GM’s Recovery Still Revs Despite Fears of Stalling
We are at a moment in history when some of the most venerable names in American business -- AT&T; Corp. and UAL Corp.'s United Airlines, among them -- may well be on the verge of disappearing.
But at least one corporation that some have placed on the could-soon-be-extinct list -- General Motors Corp. -- should be scratched right off it.
Yes, credit rating firms have spoken openly in recent weeks of downgrading GM’s bonds to less-than-investment-grade, or junk, status. And Fiat has threatened, under terms of a 5-year-old agreement, to force GM to buy the Italian company’s heavily indebted auto business, a move that could further imperil GM’s financial standing.
It’s also true that the world’s largest automotive company last year made less than 2 cents of profit for every dollar of its $193 billion in revenue. And those scant earnings came principally from the company’s finance division, GMAC. Overall, GM’s automotive operations posted a slim profit last year.
What’s more, as it tries to move forward, GM faces formidable headwinds.
GM once set the pace for all of American industry, pioneering pension and healthcare coverage for its employees. But now, what was a model program has come back to haunt GM. The company faces an estimated $50 billion in future healthcare liabilities for its 425,000 retired workers and their spouses.
GM’s annual medical bill for active and retired employees tops $5 billion. That amounts to $1,500 more per vehicle than its rivals in the U.S. market have to pay, a considerable disadvantage against Japanese rivals Toyota Motor Corp., Honda Motor Co. and Nissan Motor Co.
So is the onetime flagship of U.S. industry headed for the corporate graveyard, like some of the major airlines and old “Ma Bell” may be?
The surprising answer is no. Far from it.
“The largely unrecognized fact is that GM has been in a remarkable turnaround since 1992, when the board of directors took charge,” says Vincent Barabba, who was general manager of strategic planning for GM until his retirement two years ago.
Barabba is referring to a dramatic episode when directors, watching GM lose money year after year and seeing it crushed by debt, made bold changes at the top.
They brought in Jack Smith, then head of GM’s European operations, to run the whole shebang. And the bleeding quickly stopped.
The next dozen years saw GM raise productivity steadily, according to Harbour Consulting Inc., a Troy, Mich., firm that keeps track of efficiency statistics for the industry.
In fact, GM is now the most efficient of the U.S. automakers (although it has yet to match the productivity levels of the Japanese manufacturers’ nonunion American plants).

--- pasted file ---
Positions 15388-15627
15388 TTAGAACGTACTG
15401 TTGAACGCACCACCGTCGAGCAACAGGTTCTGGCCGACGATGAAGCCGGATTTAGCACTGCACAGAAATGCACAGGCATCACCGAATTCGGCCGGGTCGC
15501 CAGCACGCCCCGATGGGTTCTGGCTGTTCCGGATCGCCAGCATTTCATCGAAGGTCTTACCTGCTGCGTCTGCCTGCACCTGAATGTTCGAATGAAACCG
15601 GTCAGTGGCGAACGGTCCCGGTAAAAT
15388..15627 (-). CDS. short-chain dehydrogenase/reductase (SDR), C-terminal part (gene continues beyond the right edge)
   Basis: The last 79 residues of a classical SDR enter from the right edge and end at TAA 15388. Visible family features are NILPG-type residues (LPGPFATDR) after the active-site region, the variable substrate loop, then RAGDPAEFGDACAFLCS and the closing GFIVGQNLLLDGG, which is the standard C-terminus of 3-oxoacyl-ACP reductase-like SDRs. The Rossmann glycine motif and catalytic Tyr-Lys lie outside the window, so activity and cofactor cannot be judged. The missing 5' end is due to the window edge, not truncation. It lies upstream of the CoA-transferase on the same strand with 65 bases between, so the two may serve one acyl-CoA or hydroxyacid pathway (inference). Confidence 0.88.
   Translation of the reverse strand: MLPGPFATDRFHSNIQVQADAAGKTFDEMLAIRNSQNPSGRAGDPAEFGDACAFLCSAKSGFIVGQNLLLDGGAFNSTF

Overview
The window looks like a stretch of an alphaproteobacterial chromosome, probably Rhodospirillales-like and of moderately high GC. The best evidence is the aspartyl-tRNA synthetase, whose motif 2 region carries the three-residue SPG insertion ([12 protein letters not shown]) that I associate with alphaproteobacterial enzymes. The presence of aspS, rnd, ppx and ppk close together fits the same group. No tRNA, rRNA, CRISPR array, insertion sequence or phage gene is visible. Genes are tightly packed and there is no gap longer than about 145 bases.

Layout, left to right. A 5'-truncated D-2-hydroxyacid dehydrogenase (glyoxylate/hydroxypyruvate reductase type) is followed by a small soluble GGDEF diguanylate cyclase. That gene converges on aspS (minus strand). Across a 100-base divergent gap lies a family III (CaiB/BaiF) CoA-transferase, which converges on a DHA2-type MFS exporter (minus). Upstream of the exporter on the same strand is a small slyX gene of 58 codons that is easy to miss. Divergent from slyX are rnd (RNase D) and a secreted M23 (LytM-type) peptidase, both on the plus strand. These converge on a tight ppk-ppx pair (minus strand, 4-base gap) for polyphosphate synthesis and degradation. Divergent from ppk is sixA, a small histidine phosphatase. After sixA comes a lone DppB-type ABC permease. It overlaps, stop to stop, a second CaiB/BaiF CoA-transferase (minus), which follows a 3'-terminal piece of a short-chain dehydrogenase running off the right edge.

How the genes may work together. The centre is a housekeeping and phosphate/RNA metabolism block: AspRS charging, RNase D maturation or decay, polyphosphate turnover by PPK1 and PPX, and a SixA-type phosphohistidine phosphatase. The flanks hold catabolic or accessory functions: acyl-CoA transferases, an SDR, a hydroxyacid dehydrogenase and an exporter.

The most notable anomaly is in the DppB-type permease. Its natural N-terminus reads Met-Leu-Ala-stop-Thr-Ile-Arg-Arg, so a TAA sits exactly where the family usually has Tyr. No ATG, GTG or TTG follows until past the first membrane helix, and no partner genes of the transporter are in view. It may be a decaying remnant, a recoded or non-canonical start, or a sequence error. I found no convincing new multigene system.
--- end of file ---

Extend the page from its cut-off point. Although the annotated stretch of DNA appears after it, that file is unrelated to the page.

The big automaker also has improved the quality of its cars and trucks. J.D. Power & Associates, the Westlake Village firm that keeps track of customer satisfaction, says GM is winning high marks these days.
“They’ve done an impressive job of revamping whole product lines,” says security analyst Ivan Feinseth of Matrix USA, a New York-based brokerage.
And the company is not done yet. GM sees itself as having achieved only 70% of the quality it needs.
To foster its recovery, GM has gone back to basics. It adopted the formula of Alfred P. Sloan, the company’s longtime chairman, of producing cars for five economic strata -- from Chevrolet through Cadillac -- and then updated it.
On the factory floor, GM “now uses a single production platform to produce a variety of models and values,” Barabba says. New Pontiacs and Chevrolets are thus all born of one chassis. The base of the Cadillac Escalade is the same as that of Chevrolet sport utility vehicles.
Cost savings are wrung out of such processes, which is why GM’s auto business is in better shape than it appears. Were it not for the healthcare cost burden, GM’s automotive operations would have cranked out enough profit to have more than doubled the $3.7 billion in net income the company reported for 2004.
Which may well explain why GM’s Rick Wagoner, who became chief executive in 2000, seems so calm amid all the current fears about the company’s future.
When asked whether he is seeking U.S. government relief from GM’s healthcare burden, Wagoner, a onetime star basketball player at Duke University, shrugs like a guy who has been through a few pressure situations.
“The reality is we have the legacy costs,” he says. The company will get some break, he adds, when Medicare assumes prescription drug coverage for seniors next year.
Wagoner knows that GM’s greatest challenge remains producing models that excite customers. That hasn’t changed for 100 years.
The aim now is to get folks to buy cars and trucks without offering the big discounts to which the company has resorted of late.
“For us, the incentives have sort of leveled out,” Wagoner said recently. Still, he cautioned, “we have to be realistic about competitive conditions for 2005 -- or to be honest, for the rest of our lives.”
Tough conditions aren’t stopping GM from investing $8 billion this year in plant improvements and research and development. At the end of the decade, the company foresees bringing to market a hydrogen fuel-cell vehicle that will give it, once again, the technological lead in the industry.
Meanwhile, Wagoner stresses the firm’s successes in China and the rest of Asia, where its automotive operations are profitable. And he talks of new SUVs and other models coming out next year that could spark a vigorous period of growth for GM.
It is more than just spin. Despite some negative headlines, GM is hardly stuck in reverse.